The Jill Stein Presidential Campaign Was Both a Dismal Failure and a Remarkable Win
After encouraging everyone to not be afraid of voting their green conscience in the past election, I really should've been on this sooner, but you know, a giant hurricane drove me from my home for two weeks...
So how did the Jill Stein campaign for president actually do? There are really two ways to view it, and both are correct from a certain point of view.
David Weigel over at Slate called it a "pathetic failure" and called her Green New Deal program "idiotic"—though I'm not sure if that's because of its contents or its branding. The latter probably could've been finessed a bit, the former was entirely solid.
However, the spin being placed on the voting results by Hot Indie News actually has more insight, seen in the light of the Stein campaign never actually thought it could win, and it will be a long uphill battle to make the Green Party nationally relevant, or even locally relevant.
Stein may have gotten just under 400,000 votes (0.3% of all votes), with her name on 85% of ballots, but that figure is actually over double those received by the Green Party presidential candidates in 2008, and over three times those received in the 2004 elections.
It's obviously still millions and millions of votes away from what's needed, but I don't think it's mere enthusiasm to see the increase in votes over the past eight years as a wholly positive thing.
I have to admit, while I wholeheartedly believe that the US desperately needs most robust outsider parties, on all sides of the political spectrum, I have no concrete plan for how the Green Party, or any other party sharing similar values, can improve its appeal to voters.
What I do know, however, is that Colin Beavan, who ran for Congress in Brooklyn on the Green Party ticket (losing to Democrat Hakeem Jeffries, who got something like 90% of the vote), is on to something.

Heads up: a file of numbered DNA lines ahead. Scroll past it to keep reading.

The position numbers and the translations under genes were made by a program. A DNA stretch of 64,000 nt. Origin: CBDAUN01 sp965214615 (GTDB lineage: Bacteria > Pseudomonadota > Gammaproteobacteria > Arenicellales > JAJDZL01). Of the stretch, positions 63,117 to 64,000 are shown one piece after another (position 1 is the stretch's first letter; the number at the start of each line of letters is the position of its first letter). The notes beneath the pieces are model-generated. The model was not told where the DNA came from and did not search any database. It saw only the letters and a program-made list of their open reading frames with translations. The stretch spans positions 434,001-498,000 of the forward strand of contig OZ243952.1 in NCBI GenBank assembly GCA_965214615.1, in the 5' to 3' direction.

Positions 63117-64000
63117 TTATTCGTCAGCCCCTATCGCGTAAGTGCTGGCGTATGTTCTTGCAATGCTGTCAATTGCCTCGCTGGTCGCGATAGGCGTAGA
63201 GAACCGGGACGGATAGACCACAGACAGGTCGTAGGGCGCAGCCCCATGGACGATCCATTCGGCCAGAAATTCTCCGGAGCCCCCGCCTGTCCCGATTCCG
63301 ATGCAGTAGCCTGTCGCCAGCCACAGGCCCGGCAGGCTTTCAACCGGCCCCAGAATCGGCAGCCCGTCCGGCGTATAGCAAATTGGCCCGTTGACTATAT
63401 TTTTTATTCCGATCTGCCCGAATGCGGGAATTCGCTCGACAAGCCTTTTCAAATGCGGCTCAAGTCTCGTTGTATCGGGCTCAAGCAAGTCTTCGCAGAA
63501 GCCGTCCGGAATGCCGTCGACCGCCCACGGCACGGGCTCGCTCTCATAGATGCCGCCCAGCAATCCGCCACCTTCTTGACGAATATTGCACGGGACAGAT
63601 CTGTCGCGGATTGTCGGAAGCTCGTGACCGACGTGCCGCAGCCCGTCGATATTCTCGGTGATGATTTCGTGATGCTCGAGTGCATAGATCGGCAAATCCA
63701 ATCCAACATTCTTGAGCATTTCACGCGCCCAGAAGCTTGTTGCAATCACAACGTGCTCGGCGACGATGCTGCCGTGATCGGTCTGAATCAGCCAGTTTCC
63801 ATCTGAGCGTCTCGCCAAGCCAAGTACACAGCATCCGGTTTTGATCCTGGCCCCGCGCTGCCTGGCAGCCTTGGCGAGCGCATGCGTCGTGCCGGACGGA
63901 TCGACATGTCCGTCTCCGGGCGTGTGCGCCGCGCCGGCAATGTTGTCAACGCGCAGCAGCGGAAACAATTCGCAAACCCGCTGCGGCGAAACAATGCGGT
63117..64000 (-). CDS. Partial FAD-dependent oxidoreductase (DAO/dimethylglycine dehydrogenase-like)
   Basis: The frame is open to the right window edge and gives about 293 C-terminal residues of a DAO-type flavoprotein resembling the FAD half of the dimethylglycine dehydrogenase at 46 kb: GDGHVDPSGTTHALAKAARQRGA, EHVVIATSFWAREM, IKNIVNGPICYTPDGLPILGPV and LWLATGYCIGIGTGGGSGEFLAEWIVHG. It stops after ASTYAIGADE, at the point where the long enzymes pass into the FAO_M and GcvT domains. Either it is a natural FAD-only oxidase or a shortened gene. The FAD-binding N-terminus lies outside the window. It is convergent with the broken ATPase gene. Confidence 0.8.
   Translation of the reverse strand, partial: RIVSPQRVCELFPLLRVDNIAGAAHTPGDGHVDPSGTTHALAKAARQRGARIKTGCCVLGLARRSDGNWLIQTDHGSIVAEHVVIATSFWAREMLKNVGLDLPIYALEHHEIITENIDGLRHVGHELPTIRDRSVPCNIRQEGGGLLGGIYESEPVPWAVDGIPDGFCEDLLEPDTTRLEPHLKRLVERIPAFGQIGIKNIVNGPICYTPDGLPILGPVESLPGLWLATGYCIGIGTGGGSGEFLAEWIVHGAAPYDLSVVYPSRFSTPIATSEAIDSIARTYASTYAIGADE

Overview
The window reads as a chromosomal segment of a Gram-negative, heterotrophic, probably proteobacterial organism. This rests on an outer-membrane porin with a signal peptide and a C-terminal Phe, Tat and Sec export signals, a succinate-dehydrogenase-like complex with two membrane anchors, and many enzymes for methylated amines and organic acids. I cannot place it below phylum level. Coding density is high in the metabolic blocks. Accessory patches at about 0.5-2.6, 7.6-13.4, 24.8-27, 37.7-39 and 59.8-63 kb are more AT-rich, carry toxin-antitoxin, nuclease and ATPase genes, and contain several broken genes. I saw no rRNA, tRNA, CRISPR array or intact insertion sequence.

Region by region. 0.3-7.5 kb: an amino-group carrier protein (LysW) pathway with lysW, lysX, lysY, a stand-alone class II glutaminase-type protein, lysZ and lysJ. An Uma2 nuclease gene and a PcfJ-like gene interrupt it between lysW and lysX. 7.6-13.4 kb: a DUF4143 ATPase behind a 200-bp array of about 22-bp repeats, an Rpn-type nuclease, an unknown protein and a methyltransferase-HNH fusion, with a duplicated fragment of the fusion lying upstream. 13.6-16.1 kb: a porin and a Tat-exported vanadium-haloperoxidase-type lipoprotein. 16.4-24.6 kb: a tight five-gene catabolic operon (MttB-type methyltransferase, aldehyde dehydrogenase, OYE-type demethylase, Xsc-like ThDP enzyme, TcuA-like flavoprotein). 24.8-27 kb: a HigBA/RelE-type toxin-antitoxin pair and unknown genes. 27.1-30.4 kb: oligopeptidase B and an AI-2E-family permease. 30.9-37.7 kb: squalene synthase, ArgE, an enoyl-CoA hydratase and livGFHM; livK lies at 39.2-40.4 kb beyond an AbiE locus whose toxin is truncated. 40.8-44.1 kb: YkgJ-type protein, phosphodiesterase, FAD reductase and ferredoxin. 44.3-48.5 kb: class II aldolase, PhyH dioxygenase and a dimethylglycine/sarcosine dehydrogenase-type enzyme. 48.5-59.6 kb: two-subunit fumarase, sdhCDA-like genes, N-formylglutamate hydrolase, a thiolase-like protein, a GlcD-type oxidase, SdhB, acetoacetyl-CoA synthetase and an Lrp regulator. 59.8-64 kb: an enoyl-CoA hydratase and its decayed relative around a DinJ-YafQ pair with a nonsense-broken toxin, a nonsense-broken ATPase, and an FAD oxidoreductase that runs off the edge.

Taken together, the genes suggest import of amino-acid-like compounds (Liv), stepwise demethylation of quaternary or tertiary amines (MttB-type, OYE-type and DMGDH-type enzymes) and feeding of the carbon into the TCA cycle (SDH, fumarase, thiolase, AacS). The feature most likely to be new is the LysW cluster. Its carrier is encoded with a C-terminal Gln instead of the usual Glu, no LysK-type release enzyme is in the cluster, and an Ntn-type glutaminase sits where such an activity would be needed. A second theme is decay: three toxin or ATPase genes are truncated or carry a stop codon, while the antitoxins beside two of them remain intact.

When I interviewed him before the election he said:
The Green Party itself has to make itself more relevant... I spoke at the Green Party national convention this summer. No one there was paid to be there. There were no lobbyists having fancy dinners. There was a bunch of people who really care about politics, our country, and the constituencies where they are activists, people who paid their own travel, paid their own hotel rooms—amazing people. But because of the level of sacrifice they put in personally they cling pretty strongly to their activist rhetoric.
There was a point at which a Green Party activist got up at the Green Party convention and his speech pretty much comprised of getting the whole room to chant "No more war! No more war! No more war!" I agree we don't want anymore war, but the problem is that that kind of rhetoric and that kind of presentation is frightening to the American public. It's a fact of life.
The Green Party ultimately has to decide if wants to be a party that just appeals to the activists, or if wants to make itself relevant in the national scene, in which case it has to find a path where it remains true to its values but finds a way to communicate them—because the values, I think most Americans agree with the values of the Green Party—that doesn't frighten Americans.